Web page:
Graduate Student Plans to Use 3D Printing in Self-Sustaining Quarry Project in Rio de Janeiro

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The Olympic Games in Rio de Janeiro are well underway, and while we’ve all been cheering on our country’s top gymnasts, swimmers, runners, and other world-class athletes, 3D printing technology has revealed itself useful in a number of ways. In fact, before the Olympics even started, we learned that 3D printing technology would play a major role in the event’s apparel, from high-tech skinsuits to new-age shoes. The sportswear company adidias also revealed that select medal-winning athletes sponsored by them would receive tailor-made 3D printed shoes, the first-ever made by adidas.

Although the Olympic Games have been the talk of the town (that town being Rio de Janeiro), the attention brought to the host city has sparked conversation on critical social issues that are not discussed often enough. For instance, last year, a Dutch artist named Peter Smith launched a campaign to collect over 100,000 PET bottles and use them to 3D print a sculpture of Michelangelo’s depiction of Madonna. Now, Adrian Yiu, a graduate student from the Bartlett School of Architecture, is utilizing 3D printing technology to help reimagine Brazil’s favelas, which are the impoverished shanty towns scattered around the city.

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Yiu has created a conceptual project that aims to revitalize an abandoned quarry in Rio’s oldest favela into an enterprise zone for the local community. The project aims to alleviate the social oppression taking place in the Morro da Providência favela, as Yiu hopes to offer residents an economically-driven zone that will provide the community with social opportunities and independence from state control. The graduate student hinted that the quarry should be run as a community-based initiative, and that all profits could be used to continue excavating and reconstructing the quarry.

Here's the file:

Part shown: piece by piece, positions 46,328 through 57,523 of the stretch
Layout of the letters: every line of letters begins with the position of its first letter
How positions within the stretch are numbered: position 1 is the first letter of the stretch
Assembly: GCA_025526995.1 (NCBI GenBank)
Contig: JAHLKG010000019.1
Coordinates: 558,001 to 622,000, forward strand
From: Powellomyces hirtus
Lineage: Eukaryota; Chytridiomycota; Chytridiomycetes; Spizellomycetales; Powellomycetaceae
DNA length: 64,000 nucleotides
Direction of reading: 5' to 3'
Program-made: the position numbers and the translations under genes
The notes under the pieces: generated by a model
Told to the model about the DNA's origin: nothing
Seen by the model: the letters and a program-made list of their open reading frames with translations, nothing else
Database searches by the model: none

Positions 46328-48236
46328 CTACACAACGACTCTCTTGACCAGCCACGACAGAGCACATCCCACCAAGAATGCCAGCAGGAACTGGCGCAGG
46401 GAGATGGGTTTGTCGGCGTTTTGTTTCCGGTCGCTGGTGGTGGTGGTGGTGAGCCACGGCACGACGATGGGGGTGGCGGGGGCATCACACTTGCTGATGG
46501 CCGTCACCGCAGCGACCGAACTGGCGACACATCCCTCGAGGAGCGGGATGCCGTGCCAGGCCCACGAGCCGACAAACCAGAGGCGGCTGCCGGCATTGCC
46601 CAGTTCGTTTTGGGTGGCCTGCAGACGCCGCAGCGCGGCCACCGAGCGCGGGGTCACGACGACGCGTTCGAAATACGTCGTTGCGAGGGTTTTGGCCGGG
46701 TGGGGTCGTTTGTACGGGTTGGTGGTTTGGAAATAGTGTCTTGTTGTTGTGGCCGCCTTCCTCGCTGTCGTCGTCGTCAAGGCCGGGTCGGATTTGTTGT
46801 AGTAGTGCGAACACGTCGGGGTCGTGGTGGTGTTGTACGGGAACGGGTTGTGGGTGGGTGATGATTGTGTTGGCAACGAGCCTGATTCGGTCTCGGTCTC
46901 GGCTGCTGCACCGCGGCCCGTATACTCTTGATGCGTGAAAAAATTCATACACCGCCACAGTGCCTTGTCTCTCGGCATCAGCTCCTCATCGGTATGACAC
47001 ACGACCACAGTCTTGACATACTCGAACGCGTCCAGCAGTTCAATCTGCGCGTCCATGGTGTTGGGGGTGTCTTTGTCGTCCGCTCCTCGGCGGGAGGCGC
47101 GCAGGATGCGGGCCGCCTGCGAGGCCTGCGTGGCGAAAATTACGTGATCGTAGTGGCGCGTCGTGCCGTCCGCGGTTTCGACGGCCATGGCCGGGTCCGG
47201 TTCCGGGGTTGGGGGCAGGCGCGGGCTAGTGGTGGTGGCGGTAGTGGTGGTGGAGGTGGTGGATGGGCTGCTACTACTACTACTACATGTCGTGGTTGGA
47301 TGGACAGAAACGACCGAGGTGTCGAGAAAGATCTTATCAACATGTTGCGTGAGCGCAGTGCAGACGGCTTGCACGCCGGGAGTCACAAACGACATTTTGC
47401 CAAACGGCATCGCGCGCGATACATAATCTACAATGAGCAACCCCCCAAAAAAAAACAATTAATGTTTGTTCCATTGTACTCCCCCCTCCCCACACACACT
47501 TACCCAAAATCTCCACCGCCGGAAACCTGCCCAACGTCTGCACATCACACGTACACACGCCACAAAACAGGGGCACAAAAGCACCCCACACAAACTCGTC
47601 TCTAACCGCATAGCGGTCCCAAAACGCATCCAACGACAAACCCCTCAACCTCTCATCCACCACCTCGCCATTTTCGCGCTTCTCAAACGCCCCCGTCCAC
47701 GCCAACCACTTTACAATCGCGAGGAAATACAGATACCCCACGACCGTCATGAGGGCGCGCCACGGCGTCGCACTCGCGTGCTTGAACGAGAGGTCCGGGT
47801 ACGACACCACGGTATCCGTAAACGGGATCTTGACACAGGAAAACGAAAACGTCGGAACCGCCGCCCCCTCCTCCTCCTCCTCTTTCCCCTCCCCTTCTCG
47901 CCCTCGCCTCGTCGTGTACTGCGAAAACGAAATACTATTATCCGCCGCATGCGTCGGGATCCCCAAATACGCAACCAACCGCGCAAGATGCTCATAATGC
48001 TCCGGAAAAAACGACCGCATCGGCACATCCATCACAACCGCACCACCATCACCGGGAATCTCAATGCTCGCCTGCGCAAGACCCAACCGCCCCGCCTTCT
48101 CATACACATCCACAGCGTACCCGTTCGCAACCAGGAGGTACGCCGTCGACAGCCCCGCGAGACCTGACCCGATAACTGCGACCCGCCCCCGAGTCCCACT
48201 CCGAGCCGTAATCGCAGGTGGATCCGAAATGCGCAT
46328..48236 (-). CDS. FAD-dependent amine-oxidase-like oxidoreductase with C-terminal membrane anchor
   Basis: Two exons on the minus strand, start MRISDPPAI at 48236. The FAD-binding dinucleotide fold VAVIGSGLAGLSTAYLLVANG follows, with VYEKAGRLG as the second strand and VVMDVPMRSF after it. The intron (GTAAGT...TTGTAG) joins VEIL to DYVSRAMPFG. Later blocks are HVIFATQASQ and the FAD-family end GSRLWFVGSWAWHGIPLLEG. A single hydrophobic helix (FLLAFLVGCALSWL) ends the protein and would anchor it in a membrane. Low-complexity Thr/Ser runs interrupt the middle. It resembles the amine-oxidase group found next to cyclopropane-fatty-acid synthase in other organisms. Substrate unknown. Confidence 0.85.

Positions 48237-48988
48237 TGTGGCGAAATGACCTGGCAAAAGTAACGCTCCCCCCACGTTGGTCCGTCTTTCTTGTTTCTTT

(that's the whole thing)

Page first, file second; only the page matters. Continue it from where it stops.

anthropophagic-territory-adrian-yiu-graduate-bartlett-school-london_dezeen_936_5“The scheme aims to create an economically independent zone to provide social opportunities for the community by re-establishing the community’s quarry,” said Yiu. “It intends to provide an alternative way of appropriating the current issues of commercialization and tyranny. More importantly it is to give visibility to previously unrecognized social subjectivities.”

The project would help residents of the Morro da Providência favela to gain better access to the more prosperous areas of the city. Yiu’s initial design includes social spaces, offices for the quarry’s managers, workshops for processing stone, and even an open-air museum. Perhaps most interesting is the way that 3D printing technology will play a role in this conceptual project. While excavations of large stone blocks can be sold or reused for the construction, the project aims to process the dust produced while quarrying into a 3D printing material. This would allow stone drainage elements to be 3D printed from the very material found in the quarry, and would help redirect rainwater.

anthropophagic-territory-adrian-yiu-graduate-bartlett-school-london_dezeen_1568_7Currently finishing up his masters program, Yiu started this project as part of the London-based school’s Unit 18 program, which is taught by Ricardo de Ostos, Isaie Bloch and Nannette Jackowski. The project is meant to examine the political and environmental strife affecting Rio, which Yiu realized during a visit there was not getting the attention needed to help alleviate these issues. In a struggling city receiving most of their current attention for playing host to the Olympics, it’s refreshing to see an innovative student focus instead on the underserved communities through the city of Rio de Janeiro.

“The project seeks to re-invoke the spirit of the people with their environment through spatial and sensational experiences,” Yiu explained. “Spaces are designed to evoke emotional expressions. The functionality of the spaces are set out and then adapted by the users allowing for contingency.”

Discuss further in the 3D Printed Quarry forum over at 3DPB.com.

[Source/Images: Dezeen]

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